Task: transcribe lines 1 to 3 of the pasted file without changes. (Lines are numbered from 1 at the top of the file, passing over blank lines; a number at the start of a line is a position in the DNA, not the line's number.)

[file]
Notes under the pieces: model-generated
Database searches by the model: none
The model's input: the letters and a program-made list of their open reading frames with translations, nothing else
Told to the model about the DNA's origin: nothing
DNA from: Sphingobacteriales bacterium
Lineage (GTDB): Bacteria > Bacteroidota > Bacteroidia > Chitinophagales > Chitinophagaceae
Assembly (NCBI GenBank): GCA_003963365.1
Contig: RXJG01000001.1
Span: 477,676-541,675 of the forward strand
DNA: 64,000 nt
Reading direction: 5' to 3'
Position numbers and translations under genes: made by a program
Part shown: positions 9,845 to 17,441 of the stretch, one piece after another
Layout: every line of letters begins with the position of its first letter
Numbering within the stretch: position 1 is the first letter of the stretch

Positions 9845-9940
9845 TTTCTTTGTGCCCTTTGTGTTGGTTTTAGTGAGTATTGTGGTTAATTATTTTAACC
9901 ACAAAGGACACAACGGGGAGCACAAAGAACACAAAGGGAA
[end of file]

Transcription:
Notes under the pieces: model-generated
Database searches by the model: none
The model's input: the letters and a program-made list of their open reading frames with translations, nothing else